I'd leave him out of all Christmas related thingd and do my own thing with the DCs. Why should he ruin it for you all the time. I'd be fuming over the seat thing.

PiffleandWiffle Tue 05-Dec-17 22:04:42

You sound a bit like a Christmas Martyr to be honest....

NotSuchASmugMarriedNow1 Tue 05-Dec-17 22:07:42

save him a seat


You'd be lynched for doing that at my kids school!

We'd all like to rock up at 5 minutes before the performance and sit in a saved front row seat you know!

DingleBerries Tue 05-Dec-17 22:08:49

Oh gawd I wouldn’t want to be dragged round the shops Christmas shopping and I love Christmas.
However, regarding the Christmas play YANBU.
And the tree, why does he need to comment?

I expect there are other things. I’m a big fan Christmas and I think my DH has grown with it over the last few decades. I’d be gutted if he was a grinch.

goldenlight Tue 05-Dec-17 22:26:15

kaytee87 He is generally very thoughtful. He is a wonderful husband and father generally, but he doesn't get Christmas. His father is dead, and he's estranged from the rest of his family, so perhaps its this aspect of it all that makes him miserable. I get that, but its hard as I don't want our kids growing up feeling Christmas is pointless or stressful.

goldenlight Tue 05-Dec-17 22:29:52

DingleBerries I wouldn't have minded calling it a day with the shopping, but it was he who said no to all my present suggestions, making it a complete waste of time!

kaytee87 Tue 05-Dec-17 22:32:00

Ok well if he's a good husband and father 11 months of the year then tbh I'd just get on with Christmas stuff without him and he will probably come round. If he's usually as great as you say he is then maybe you are ott at Christmas time? It's hard to know.

glow1984 Tue 05-Dec-17 22:32:51

You had me until the bit where you rearrange the decorations after the kids have done them

Rudgie47 Tue 05-Dec-17 22:33:58

I'd just leave him to himself and just do things for your children and yourself.
I'd be bored watching a nativity so I can see where hes coming from with not rushing to that.

Oly5 Tue 05-Dec-17 22:42:57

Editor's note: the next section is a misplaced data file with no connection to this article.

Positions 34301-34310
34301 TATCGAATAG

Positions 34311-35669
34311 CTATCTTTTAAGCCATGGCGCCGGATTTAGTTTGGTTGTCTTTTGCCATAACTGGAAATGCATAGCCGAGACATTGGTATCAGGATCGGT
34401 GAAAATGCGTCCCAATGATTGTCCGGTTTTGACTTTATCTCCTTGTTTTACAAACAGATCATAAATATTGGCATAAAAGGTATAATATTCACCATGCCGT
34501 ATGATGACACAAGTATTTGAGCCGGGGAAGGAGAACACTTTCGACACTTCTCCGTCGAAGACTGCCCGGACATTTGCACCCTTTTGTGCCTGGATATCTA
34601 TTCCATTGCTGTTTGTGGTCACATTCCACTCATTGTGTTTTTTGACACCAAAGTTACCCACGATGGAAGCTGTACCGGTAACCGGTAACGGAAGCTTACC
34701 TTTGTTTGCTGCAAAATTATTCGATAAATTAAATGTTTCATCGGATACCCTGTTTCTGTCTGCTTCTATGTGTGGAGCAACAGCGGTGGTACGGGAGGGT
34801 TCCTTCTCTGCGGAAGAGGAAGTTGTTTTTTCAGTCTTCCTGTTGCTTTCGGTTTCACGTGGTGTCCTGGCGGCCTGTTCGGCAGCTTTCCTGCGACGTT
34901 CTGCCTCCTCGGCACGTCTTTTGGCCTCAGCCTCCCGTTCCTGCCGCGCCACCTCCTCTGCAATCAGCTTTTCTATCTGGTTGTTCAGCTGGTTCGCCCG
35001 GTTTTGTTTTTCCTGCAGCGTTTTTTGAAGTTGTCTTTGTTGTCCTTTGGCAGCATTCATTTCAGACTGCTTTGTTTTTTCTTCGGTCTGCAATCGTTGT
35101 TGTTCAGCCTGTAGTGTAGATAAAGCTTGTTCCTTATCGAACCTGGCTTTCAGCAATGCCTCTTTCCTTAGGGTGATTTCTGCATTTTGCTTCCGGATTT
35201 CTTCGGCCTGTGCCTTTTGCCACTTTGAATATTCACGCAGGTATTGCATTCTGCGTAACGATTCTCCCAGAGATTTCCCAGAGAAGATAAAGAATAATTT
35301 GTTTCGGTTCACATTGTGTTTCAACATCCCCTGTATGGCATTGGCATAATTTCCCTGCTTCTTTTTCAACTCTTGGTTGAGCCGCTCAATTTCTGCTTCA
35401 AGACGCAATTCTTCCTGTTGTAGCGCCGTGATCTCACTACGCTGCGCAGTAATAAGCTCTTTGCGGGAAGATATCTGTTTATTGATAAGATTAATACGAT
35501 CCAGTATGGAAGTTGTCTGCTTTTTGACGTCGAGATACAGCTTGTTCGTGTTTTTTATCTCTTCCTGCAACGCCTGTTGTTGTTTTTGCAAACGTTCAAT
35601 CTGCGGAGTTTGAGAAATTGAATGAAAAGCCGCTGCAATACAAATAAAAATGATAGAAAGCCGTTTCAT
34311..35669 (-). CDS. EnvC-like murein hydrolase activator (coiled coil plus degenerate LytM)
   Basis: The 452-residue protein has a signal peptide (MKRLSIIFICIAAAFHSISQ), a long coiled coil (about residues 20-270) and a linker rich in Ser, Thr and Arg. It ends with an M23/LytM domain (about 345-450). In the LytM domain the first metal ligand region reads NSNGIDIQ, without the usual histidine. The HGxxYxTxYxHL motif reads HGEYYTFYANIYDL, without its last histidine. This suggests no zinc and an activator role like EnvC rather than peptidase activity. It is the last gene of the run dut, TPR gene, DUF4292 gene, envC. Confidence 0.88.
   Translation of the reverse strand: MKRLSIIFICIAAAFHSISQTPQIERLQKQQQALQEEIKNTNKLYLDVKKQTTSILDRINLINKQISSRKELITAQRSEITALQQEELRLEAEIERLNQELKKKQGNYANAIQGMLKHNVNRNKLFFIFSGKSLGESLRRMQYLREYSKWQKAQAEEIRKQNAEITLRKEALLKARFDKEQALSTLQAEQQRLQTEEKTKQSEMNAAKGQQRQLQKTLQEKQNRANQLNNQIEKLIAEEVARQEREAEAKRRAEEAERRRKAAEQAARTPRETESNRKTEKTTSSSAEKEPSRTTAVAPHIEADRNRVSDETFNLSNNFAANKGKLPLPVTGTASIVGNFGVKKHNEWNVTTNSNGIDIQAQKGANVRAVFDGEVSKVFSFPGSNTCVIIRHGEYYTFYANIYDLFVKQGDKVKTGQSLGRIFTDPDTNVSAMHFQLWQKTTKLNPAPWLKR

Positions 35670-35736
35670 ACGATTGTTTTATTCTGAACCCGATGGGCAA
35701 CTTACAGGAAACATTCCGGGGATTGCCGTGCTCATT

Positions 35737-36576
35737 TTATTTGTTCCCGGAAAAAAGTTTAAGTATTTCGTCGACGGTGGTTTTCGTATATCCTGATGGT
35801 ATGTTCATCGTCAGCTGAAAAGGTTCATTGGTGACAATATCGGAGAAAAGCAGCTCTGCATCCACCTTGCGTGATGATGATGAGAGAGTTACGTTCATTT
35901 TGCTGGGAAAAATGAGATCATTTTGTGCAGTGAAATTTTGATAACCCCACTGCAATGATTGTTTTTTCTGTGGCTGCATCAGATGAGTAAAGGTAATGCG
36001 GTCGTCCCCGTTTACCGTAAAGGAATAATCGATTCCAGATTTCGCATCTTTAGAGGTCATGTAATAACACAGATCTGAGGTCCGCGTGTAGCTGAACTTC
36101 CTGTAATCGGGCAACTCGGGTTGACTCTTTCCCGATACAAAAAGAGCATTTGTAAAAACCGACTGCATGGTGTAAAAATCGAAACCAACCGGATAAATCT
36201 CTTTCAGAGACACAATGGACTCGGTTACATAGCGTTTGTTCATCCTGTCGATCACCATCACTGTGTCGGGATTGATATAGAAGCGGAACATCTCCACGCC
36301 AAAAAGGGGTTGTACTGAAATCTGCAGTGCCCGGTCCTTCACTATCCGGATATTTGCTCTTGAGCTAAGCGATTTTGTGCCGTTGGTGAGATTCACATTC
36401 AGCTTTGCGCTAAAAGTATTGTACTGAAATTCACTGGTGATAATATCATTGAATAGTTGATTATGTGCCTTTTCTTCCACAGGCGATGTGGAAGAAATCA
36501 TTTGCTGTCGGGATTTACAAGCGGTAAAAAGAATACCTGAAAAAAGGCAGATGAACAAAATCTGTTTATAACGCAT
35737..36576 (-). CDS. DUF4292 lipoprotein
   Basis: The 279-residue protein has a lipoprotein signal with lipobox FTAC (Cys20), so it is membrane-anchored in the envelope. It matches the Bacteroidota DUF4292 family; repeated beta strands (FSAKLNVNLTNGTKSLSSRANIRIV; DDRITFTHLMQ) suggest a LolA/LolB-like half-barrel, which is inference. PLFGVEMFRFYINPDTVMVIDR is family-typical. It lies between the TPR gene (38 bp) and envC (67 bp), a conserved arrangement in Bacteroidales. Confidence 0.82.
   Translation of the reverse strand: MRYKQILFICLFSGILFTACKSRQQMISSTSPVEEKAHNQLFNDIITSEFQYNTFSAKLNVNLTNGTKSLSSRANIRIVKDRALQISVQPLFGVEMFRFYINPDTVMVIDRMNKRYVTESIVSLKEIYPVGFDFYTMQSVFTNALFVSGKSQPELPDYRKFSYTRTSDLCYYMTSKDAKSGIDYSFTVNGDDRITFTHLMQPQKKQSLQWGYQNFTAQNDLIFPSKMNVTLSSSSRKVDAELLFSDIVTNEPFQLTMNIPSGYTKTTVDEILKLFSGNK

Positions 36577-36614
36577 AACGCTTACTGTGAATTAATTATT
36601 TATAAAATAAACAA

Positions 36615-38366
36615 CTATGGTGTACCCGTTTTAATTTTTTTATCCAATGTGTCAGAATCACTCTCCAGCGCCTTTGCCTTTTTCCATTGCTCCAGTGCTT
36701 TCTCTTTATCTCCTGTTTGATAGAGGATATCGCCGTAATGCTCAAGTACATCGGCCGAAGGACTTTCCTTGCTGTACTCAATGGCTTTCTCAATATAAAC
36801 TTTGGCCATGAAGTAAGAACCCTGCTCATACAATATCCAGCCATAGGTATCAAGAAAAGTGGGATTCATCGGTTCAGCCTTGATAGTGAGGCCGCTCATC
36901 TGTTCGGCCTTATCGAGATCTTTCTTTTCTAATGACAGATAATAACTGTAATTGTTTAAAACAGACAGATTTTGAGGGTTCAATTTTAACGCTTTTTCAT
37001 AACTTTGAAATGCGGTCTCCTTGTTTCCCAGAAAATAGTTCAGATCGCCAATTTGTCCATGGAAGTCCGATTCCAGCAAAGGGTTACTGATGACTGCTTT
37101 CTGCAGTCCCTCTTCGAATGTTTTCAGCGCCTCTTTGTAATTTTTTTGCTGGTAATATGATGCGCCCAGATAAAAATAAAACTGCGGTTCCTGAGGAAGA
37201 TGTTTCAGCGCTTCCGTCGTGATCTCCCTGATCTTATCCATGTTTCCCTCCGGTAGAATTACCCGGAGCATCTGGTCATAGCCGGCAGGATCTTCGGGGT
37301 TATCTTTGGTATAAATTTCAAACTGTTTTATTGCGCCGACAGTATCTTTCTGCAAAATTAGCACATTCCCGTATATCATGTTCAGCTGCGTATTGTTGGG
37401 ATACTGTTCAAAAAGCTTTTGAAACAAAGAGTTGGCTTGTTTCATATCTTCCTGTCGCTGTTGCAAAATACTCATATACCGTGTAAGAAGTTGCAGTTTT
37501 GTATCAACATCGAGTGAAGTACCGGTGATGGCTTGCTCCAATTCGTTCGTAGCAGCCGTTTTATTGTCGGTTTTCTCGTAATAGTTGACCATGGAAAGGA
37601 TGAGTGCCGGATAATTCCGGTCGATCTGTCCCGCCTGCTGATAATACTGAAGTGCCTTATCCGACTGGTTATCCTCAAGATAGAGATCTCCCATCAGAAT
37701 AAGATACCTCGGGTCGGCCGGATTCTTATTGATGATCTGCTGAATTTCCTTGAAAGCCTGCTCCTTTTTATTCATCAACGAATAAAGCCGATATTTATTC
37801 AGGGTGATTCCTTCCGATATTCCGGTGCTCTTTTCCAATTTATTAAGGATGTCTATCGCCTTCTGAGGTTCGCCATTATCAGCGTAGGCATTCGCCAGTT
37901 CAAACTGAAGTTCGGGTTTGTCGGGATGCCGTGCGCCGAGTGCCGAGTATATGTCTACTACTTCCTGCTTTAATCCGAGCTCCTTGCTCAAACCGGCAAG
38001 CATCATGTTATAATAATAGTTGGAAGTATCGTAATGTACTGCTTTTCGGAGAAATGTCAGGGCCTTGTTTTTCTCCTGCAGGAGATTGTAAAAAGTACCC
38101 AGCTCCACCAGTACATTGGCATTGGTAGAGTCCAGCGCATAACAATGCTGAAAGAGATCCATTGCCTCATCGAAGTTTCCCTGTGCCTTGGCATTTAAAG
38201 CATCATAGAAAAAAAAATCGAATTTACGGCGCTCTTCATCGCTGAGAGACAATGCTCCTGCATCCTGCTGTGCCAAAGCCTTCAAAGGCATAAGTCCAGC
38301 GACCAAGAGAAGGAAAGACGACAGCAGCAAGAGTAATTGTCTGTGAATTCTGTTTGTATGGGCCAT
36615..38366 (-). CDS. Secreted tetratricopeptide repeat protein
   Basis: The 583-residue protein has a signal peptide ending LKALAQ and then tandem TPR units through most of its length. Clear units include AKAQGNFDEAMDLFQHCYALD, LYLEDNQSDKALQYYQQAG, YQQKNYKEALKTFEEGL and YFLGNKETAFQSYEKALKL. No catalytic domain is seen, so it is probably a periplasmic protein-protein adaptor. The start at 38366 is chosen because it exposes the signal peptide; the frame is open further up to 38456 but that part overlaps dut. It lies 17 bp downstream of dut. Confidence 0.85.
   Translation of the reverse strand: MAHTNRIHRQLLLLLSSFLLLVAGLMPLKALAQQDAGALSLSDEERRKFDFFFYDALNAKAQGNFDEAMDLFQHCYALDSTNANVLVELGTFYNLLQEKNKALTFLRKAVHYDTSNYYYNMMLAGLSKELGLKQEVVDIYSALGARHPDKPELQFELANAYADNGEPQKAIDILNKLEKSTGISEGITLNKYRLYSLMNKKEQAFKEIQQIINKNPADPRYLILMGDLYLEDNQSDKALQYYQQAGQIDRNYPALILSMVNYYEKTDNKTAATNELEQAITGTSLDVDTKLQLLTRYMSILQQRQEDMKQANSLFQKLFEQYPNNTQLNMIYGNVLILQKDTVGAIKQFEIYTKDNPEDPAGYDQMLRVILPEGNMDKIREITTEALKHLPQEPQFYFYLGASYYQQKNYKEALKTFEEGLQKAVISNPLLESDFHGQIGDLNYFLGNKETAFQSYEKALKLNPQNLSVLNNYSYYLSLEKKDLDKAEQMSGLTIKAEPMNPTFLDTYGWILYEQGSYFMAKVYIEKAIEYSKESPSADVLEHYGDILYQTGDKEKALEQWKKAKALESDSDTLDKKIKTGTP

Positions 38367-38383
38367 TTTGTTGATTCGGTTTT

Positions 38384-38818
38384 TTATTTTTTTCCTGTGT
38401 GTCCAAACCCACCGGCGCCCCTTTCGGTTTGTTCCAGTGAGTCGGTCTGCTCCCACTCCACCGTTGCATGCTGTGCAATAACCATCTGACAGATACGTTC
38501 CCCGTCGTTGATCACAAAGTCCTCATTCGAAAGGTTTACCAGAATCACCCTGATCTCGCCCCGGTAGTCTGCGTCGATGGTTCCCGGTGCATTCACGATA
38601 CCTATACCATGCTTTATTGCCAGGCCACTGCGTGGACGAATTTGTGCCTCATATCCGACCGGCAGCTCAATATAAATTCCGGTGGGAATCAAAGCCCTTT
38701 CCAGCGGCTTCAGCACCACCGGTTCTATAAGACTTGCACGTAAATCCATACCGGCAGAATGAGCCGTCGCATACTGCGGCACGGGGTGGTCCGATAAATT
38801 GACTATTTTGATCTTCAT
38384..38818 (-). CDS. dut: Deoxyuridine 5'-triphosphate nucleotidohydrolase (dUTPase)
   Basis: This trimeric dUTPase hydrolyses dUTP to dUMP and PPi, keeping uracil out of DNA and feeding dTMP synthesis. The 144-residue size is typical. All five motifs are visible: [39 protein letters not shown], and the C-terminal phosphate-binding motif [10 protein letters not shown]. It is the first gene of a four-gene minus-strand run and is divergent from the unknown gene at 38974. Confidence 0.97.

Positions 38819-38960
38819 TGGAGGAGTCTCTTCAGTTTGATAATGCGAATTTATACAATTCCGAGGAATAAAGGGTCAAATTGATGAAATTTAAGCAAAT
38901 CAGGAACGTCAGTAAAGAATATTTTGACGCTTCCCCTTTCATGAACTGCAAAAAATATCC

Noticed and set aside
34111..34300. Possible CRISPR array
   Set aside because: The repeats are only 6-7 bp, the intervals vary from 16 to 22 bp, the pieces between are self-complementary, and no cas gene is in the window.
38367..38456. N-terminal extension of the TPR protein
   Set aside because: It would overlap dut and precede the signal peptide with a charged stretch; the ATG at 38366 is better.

I rearrange decorations too!
He sounds a miserable so and so.. just ignore him and concentrate on making xmas special for your kids.
You’re right that their childhood should have happy xmas memories.. so cut out your pita hubby and get on with it yourself

goldenlight Tue 05-Dec-17 22:49:40

Haha, yes glow1984, I can see why you'd say that, but it was nothing overly fussy - just spreading the decs out a bit to avoid 3 baubles on one branch and nothing from the middle up - that sort of thing!
I think that what a lot of you has said about enjoying things on my own or with the kids is probably the way to go, and as piglover says, I think I am making myself miserable trying to do all the organising on my own. I'll just have to prioritise what's important and not expect him to care the way I do.
kaytee87 - its probably not him being mean or me being ott, I think sometimes he just can't see things in the same light as I do. He has no sisters, went to an all boys school, and I was the first woman he moved in with, so I think he finds it hard to understand me sometimes.

DeadGood Tue 05-Dec-17 22:52:46

I agree with relieving him of responsibility, and excluding him too. I know it’s harsh but he’s being really over the top about his anti Christmas stance.
I also wouldn’t counter his “holiday hitler” with “Christmas grinch” as it sounds childish. Like calling him “Moaning Minnie” or something, it would make the OP sound a bit pathetic or like a 1950s housewife who isn’t allowed to swear.
I’d just get cold and distant when it comes to Christmas plans, and do my beat to keep him out of it. It might actually make him come around. I agree that the more you try to jolly him along, the more he will revel in his role as ‘the cynical one’

blackteasplease Tue 05-Dec-17 23:36:25

I would have just left when I wanted to and not saved him a seat tbh.

Agree with a general veto on saving seats - you can't get the best seats without giving up your valuable time to wait for them!

givemesteel Wed 06-Dec-17 10:34:00

Agree with blacktea, just say you and dc are leaving at xx time next time (maybe give a false deadline), make it clear you really will go without him, and then just go if he's still faffing.

Re the Xmas shopping, tree etc just say you don't want him involved as he rains on your parade and spoils it for everyone else. He can look after dc whilst you do the Xmas shopping.

I get that not everyone has to love Christmas but it is selfish to ruin it for the people that do.